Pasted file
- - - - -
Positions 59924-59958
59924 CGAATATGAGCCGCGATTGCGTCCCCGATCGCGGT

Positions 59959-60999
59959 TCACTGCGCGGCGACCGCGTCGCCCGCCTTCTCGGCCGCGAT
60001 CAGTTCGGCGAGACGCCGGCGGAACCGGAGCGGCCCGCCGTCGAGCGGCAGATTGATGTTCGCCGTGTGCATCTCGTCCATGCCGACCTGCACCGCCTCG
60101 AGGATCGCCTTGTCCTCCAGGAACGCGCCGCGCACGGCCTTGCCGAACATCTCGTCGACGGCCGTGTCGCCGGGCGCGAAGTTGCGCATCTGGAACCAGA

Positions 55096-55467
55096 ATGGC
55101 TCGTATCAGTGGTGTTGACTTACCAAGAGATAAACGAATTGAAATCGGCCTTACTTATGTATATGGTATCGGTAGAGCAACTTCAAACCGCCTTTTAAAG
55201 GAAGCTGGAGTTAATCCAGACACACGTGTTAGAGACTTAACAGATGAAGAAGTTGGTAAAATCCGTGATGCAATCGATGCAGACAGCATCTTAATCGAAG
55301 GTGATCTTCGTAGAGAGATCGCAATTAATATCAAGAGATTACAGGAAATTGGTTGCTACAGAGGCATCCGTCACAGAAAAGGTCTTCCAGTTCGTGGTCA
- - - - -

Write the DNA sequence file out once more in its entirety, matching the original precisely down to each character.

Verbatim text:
Positions 59924-59958
59924 CGAATATGAGCCGCGATTGCGTCCCCGATCGCGGT

Positions 59959-60999
59959 TCACTGCGCGGCGACCGCGTCGCCCGCCTTCTCGGCCGCGAT
60001 CAGTTCGGCGAGACGCCGGCGGAACCGGAGCGGCCCGCCGTCGAGCGGCAGATTGATGTTCGCCGTGTGCATCTCGTCCATGCCGACCTGCACCGCCTCG
60101 AGGATCGCCTTGTCCTCCAGGAACGCGCCGCGCACGGCCTTGCCGAACATCTCGTCGACGGCCGTGTCGCCGGGCGCGAAGTTGCGCATCTGGAACCAGA

Positions 55096-55467
55096 ATGGC
55101 TCGTATCAGTGGTGTTGACTTACCAAGAGATAAACGAATTGAAATCGGCCTTACTTATGTATATGGTATCGGTAGAGCAACTTCAAACCGCCTTTTAAAG
55201 GAAGCTGGAGTTAATCCAGACACACGTGTTAGAGACTTAACAGATGAAGAAGTTGGTAAAATCCGTGATGCAATCGATGCAGACAGCATCTTAATCGAAG
55301 GTGATCTTCGTAGAGAGATCGCAATTAATATCAAGAGATTACAGGAAATTGGTTGCTACAGAGGCATCCGTCACAGAAAAGGTCTTCCAGTTCGTGGTCA